Thursday, May 30, 2002

A bellyful on the river

Posted on Thu, May 30, 2002 at 4:00 AM

click to enlarge Waiter Remmy Castillo rushes out an order on a busy Thursday evening at Dolores del Rio.
  • Waiter Remmy Castillo rushes out an order on a busy Thursday evening at Dolores del Rio.
Release Date: 2002-05-30

Don't let the name fool you; Dolores del Rio is not another faceless Mexican restaurant that lines our tourist-ridden River Walk. Instead, it serves San Antonio's second favorite cuisine, Italian, and does it the right way, with a few extras: unforgettable entertainment, hospitable service, and an interesting dining atmosphere.

While Dolores del Rio requires reservations on weekend nights, its class isn't obvious from the outside. Since there were no diners seated at the lovely patio area, we nearly passed it up on our first visit. Dolores is secluded, tucked in a dark room up a narrow flight of stairs, with no view of the river. The low ceilings, brick walls, and compressed seating give the restaurant a speakeasy feel, as if diners were hidden under a large stairwell or a secret room. Soon after being seated, we quickly forgot about our proximity to the roars of the buses and barges, the hubbub of downtown and its visitors.

It took me a while to realize the overhead music is not recorded, but live. The guy strumming the guitar on a small corner stage had a voice so soft and pleasant, it would have been inaudible if the volume were any lower. The decibel level was perfect for this tiny, secret space; if it were any louder, our cover might be blown. Wait, was that our bartender who just joined in on drums? The band played a medley of covers, all cool classics by artists like Van Morrison, Cat Stevens, Eric Clapton, Stevie Wonder, Elton John, the Beatles, and Bob Marley. They even give us a simple but beautiful rendition of the classic Mexican ballad "Sabor A Mi."

I tried to focus on the lovely tunes instead of the loud conversation at a nearby table. The elbow-to-elbow room makes for a nice romantic spot, where you only have to whisper to be heard by your lover, but it's an entirely different experience when a couple across the room forces a loud conversation upon you. I took advantage of the tight quarters and got a close view and whiff of all the plates the waiter delivered to other tables as they whizzed by my face. The sizzling shrimp are huge and smell delicious, as do the sautéed mushrooms. "I'll have what they're having," I wanted to tell the waiter as he delivered a colorful, overflowing spinach salad.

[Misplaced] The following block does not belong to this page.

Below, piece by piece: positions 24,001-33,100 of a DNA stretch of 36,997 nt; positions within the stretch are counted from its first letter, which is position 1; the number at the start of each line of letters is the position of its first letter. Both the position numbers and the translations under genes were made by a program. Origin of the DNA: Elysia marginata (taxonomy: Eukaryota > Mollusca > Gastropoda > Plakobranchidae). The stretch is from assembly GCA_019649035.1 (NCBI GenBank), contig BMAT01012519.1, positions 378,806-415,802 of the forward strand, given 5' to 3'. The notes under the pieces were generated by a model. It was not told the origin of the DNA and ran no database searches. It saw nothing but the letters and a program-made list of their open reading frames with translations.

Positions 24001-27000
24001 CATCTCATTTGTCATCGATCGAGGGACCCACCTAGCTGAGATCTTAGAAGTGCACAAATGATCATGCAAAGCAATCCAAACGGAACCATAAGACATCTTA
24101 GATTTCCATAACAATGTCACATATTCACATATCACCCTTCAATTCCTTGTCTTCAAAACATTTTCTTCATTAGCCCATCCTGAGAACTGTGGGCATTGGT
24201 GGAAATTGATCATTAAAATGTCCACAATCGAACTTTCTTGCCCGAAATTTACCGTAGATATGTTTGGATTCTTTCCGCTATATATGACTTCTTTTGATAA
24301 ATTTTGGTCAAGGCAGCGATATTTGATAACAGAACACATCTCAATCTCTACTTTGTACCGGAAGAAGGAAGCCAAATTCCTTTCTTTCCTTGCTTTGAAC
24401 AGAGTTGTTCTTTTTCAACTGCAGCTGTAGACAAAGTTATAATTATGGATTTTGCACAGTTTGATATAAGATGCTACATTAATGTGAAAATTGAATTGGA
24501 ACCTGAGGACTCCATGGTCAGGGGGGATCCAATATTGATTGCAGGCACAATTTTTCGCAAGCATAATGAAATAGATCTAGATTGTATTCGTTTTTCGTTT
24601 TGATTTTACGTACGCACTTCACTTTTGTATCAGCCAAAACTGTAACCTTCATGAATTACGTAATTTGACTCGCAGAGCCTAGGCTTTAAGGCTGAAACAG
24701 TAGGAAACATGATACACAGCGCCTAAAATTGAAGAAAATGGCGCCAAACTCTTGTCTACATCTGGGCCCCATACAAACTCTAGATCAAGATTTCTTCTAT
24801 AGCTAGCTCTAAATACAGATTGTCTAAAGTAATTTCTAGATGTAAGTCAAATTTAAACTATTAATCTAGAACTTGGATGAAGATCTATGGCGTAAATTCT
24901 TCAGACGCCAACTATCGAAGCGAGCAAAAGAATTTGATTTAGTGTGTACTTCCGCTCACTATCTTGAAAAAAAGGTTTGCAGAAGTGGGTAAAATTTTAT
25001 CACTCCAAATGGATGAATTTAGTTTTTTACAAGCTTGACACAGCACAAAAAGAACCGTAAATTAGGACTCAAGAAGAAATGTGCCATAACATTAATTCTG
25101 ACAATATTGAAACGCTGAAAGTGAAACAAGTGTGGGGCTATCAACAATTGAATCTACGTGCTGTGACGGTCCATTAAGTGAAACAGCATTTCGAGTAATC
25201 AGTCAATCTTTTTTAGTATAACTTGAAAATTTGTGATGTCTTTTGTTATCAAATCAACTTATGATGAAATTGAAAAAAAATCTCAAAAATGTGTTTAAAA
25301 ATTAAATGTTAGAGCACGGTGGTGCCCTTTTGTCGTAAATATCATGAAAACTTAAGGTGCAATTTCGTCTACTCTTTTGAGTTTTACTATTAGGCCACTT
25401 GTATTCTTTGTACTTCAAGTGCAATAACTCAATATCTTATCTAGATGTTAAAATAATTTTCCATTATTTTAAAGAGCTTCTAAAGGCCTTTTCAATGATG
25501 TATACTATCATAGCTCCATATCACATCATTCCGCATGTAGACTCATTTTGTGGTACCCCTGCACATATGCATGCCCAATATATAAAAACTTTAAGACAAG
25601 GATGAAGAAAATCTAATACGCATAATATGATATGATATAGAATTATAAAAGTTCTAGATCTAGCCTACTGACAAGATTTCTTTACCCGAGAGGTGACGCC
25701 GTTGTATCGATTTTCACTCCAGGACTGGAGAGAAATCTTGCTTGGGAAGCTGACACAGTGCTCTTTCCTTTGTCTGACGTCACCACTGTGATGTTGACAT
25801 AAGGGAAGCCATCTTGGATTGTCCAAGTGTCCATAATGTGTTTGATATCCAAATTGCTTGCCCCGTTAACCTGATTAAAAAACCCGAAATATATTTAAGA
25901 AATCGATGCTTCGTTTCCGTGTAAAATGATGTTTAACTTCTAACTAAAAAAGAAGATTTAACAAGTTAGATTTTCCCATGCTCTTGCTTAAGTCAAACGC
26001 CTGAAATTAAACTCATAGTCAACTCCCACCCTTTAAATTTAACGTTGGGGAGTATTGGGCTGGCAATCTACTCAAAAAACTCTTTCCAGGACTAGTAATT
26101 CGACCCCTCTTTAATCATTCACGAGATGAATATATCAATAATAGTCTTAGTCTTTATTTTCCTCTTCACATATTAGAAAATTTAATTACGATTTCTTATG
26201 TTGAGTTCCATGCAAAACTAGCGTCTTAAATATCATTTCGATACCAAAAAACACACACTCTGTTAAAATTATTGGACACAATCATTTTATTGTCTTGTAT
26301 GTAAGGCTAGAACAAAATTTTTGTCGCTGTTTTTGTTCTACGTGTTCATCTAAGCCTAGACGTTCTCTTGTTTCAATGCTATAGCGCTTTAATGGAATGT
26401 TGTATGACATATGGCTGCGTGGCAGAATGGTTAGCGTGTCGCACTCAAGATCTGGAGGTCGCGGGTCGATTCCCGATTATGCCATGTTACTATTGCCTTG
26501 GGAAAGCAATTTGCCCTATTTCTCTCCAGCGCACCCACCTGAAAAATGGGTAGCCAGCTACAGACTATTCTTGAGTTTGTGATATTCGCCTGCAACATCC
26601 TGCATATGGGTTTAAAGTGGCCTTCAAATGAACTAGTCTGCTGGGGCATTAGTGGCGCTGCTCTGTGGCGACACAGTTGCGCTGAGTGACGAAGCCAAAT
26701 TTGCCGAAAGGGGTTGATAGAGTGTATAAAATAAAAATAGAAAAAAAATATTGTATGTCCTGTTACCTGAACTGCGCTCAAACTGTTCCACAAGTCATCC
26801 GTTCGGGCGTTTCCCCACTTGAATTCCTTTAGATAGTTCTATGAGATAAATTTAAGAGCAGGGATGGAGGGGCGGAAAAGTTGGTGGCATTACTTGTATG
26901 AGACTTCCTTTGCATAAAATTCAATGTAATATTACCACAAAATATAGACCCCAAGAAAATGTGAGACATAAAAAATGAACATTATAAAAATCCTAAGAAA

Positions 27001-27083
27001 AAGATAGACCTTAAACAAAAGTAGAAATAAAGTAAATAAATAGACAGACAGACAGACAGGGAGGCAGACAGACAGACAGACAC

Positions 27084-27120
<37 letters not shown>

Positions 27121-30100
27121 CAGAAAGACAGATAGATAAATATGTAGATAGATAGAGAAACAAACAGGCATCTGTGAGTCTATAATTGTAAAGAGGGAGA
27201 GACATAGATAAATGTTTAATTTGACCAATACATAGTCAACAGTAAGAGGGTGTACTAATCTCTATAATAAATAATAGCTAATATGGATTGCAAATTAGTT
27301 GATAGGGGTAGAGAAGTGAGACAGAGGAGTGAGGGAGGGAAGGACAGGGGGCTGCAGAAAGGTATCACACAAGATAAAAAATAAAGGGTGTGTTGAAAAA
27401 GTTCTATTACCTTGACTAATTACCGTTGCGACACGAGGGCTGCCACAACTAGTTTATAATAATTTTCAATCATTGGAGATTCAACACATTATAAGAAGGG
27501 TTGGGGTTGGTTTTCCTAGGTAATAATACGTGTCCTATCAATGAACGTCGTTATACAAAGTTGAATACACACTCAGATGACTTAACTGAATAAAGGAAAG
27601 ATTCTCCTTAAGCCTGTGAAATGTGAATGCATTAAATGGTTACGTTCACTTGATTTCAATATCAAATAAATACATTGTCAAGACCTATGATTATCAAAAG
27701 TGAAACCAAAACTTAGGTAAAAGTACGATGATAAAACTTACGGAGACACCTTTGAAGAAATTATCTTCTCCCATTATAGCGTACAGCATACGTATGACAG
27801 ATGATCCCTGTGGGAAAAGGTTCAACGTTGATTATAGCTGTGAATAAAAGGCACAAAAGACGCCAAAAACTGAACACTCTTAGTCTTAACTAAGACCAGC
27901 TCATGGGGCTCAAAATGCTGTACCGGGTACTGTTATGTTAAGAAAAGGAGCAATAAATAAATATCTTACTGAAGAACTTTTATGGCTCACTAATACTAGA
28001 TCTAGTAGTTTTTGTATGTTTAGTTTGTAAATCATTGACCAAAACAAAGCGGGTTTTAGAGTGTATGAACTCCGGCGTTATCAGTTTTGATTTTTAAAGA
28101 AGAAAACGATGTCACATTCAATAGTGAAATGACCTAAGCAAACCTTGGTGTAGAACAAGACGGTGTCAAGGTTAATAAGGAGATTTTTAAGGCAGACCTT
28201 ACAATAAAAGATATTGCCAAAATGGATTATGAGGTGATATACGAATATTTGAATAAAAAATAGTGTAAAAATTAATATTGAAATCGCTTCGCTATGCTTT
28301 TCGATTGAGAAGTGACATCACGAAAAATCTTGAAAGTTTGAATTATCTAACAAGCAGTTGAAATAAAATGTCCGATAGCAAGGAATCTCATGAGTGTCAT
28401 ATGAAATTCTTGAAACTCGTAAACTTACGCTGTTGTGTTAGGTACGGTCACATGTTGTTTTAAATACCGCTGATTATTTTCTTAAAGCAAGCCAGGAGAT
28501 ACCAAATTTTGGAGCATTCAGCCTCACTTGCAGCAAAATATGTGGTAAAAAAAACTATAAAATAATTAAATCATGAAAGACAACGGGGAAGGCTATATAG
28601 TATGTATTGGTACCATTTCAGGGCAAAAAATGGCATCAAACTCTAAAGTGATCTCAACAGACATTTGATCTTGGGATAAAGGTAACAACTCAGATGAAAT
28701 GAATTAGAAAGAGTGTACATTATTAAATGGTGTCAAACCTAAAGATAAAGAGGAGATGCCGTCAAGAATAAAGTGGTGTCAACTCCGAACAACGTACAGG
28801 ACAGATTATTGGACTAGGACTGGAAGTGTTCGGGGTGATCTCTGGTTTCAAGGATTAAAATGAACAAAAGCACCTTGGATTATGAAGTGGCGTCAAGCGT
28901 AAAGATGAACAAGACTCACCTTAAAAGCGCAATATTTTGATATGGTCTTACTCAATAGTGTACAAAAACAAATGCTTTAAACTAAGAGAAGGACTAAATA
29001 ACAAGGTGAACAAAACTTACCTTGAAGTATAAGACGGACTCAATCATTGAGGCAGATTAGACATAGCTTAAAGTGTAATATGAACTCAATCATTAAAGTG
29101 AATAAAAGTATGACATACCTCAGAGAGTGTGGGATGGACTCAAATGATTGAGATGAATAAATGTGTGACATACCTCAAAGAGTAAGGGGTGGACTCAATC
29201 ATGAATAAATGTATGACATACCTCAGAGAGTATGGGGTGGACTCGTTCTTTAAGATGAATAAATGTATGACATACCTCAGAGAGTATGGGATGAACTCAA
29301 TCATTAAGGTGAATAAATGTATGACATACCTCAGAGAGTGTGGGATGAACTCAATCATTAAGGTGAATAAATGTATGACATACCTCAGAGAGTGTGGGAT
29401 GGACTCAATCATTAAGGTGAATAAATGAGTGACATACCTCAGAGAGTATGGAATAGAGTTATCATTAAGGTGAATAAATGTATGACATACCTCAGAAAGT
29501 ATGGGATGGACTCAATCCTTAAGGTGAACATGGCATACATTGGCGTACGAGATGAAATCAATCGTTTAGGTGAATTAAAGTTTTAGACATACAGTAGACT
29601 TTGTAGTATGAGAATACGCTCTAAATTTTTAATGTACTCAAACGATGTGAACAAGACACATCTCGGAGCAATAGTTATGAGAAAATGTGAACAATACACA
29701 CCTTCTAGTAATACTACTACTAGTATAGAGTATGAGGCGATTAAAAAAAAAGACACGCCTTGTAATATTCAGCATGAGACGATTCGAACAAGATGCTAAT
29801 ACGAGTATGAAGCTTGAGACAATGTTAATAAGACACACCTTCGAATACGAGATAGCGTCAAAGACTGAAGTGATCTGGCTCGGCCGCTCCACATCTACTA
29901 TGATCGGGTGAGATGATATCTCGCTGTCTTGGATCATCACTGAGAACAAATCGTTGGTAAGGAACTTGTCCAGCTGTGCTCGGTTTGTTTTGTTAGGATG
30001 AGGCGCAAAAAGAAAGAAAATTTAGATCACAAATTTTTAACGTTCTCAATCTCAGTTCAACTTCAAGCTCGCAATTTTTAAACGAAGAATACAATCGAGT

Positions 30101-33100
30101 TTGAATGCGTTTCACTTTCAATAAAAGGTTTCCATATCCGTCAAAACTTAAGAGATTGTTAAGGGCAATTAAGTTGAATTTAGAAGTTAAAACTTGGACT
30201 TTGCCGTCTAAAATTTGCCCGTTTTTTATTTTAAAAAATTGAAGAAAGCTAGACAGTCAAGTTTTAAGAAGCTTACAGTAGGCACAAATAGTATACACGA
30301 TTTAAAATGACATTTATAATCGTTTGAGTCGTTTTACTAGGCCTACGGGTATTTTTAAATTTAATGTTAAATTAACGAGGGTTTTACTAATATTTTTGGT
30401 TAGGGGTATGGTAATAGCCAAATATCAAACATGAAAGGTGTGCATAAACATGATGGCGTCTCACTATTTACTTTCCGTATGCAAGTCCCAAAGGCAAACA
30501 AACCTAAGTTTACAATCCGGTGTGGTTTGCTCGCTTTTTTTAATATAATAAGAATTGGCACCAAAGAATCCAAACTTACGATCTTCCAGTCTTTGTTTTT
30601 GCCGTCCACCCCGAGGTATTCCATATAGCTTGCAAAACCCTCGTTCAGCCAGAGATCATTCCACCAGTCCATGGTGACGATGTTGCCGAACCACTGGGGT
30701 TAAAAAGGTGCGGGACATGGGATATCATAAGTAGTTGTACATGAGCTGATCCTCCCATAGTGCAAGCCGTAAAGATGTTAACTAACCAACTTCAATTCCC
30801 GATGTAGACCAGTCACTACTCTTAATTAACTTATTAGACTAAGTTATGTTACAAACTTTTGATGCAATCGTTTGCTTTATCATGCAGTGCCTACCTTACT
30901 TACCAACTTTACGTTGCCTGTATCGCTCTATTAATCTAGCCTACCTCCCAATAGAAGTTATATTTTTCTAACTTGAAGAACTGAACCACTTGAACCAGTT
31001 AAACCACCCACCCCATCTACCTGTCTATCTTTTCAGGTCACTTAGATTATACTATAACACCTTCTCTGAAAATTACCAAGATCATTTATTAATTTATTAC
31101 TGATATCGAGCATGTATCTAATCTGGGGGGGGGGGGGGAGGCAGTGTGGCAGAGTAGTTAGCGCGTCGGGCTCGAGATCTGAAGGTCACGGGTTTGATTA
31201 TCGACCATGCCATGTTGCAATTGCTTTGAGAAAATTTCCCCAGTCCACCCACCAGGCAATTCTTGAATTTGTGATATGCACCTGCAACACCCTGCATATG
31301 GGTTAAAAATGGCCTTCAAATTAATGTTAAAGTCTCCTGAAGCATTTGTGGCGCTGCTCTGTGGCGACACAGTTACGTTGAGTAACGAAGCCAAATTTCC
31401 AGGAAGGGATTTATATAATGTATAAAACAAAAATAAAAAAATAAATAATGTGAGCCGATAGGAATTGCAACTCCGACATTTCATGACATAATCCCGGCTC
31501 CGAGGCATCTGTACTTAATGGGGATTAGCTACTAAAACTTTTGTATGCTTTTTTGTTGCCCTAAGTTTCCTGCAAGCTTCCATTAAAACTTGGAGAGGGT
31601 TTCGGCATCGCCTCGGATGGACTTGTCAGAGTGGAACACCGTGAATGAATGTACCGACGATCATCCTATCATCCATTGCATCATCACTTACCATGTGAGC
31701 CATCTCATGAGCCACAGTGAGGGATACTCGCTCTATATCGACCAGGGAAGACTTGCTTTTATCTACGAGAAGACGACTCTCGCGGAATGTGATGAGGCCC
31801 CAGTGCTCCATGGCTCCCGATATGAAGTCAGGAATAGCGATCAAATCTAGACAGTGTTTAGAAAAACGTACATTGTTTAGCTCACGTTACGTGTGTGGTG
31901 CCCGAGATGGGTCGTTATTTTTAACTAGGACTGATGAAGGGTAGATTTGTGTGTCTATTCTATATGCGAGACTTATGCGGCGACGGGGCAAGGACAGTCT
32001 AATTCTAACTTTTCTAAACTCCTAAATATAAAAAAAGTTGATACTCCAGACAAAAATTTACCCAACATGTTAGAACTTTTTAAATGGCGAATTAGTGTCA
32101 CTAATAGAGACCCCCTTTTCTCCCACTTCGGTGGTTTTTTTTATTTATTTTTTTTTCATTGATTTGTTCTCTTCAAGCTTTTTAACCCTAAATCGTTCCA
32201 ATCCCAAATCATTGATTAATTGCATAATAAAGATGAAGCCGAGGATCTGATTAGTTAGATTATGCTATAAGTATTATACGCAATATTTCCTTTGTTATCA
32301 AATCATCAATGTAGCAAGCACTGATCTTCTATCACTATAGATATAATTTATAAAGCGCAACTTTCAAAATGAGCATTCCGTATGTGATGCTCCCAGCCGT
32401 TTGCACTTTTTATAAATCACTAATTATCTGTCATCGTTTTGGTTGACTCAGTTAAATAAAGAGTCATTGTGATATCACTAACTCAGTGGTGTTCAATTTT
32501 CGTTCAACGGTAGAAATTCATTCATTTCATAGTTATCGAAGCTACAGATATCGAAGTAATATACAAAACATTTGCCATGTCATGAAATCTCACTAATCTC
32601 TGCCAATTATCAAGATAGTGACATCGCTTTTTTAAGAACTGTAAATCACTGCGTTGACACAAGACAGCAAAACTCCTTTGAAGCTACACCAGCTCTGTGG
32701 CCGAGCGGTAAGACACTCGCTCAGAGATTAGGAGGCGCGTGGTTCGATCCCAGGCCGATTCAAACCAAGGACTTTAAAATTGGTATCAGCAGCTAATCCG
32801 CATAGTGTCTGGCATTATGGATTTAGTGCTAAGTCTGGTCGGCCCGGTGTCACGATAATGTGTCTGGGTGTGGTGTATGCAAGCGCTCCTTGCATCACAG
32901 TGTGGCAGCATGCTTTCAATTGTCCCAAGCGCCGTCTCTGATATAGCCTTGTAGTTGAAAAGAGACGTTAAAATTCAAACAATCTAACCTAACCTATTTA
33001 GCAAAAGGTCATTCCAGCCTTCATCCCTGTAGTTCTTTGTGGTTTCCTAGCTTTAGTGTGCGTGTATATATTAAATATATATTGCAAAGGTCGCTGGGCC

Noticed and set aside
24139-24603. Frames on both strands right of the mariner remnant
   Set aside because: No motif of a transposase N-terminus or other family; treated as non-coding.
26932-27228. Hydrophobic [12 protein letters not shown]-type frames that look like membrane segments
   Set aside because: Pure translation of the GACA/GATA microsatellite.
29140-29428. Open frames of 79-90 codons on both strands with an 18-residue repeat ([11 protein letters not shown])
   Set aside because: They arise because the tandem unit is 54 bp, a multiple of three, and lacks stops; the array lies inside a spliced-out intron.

We ordered "family style" as well, and dug into a pile of fresh spinach leaves, hearty chunks of tomato and gorgonzola, thick rings of purple onion and red bell pepper, raw mushrooms, and juicy artichokes, all sautéed in olive oil and garlic. The salad went well with our warm pita bread, which whet our appetite while we waited for our slow-to-arrive menus. (Right off the bat, our kind waiter admitted he had been working there only two weeks.) We had questions about items on the menu, and our server handled them with grace and courtesy, darting off to ask the proper person when he didn't know the answer. We chose the mussels as a second starter; they arrived quickly, but without the great presentation and taste of their predecessors. They are supposedly sautéed in a white wine sauce, but the watery broth was not savory enough to kill that ocean flavor, and the mussel meat was a bit tough and chewy.

It took awhile to choose our entrées from the impressive, but pricey menu. We were too distracted by the music and the mismatched décor — strings of pink, yellow, and blue Christmas lights competing with candles in each corner, portraits on every wall — of a vagabond, a European aristocrat, a fierce-looking Spanish dame, and Jesus, to name a few — and Mardi Gras-like beads strung in colorful ropes that adorn the bar.

We dragged our attention back to the menu, to choose from offerings like escargot, baklava, and shrimp Napoleon, in addition to the Italian items. Many are rare finds in other Italian eateries, dishes such as roasted anchovies, pappardelle, and cioppino, a seafood soup.

I made a courageous choice in the polenta; I've had it only a few times, and the usually grainy-yet-soggy texture disgusts me. But I figure I had never tasted it prepared the right way, and my guess proved correct. This polenta was perfect, soaking up all the flavorful juices seeping from grilled Italian sausage, onion, and bell peppers. The sausage was also impressive, tasty but not powerfully overspiced. My companion's pappardelle pasta was also the perfect consistency, soaked in a delicious butter and sage sauce, and garnished with slices of portabella mushrooms, onions, and garlic.

In the middle of our meal, the band took a break and a belly dancer was introduced. She weaved in and out of the spaces with ease and grace — at one point even touching the ceiling for balance. Owner Stephania Baldesarelli trains all six of Delores del Rio's performers, and is a renowned professional dancer.

We also discovered that the musical duo — David Marquez and Carl O' Laughlin — are part of the waitstaff, as are many of the musical guests that bring their talents to the restaurant — an entertainment arrangement entirely appropriate for the quasi-speakeasy setting. We left feeling we had been treated to one of San Antonio's secret, intimate pleasures.

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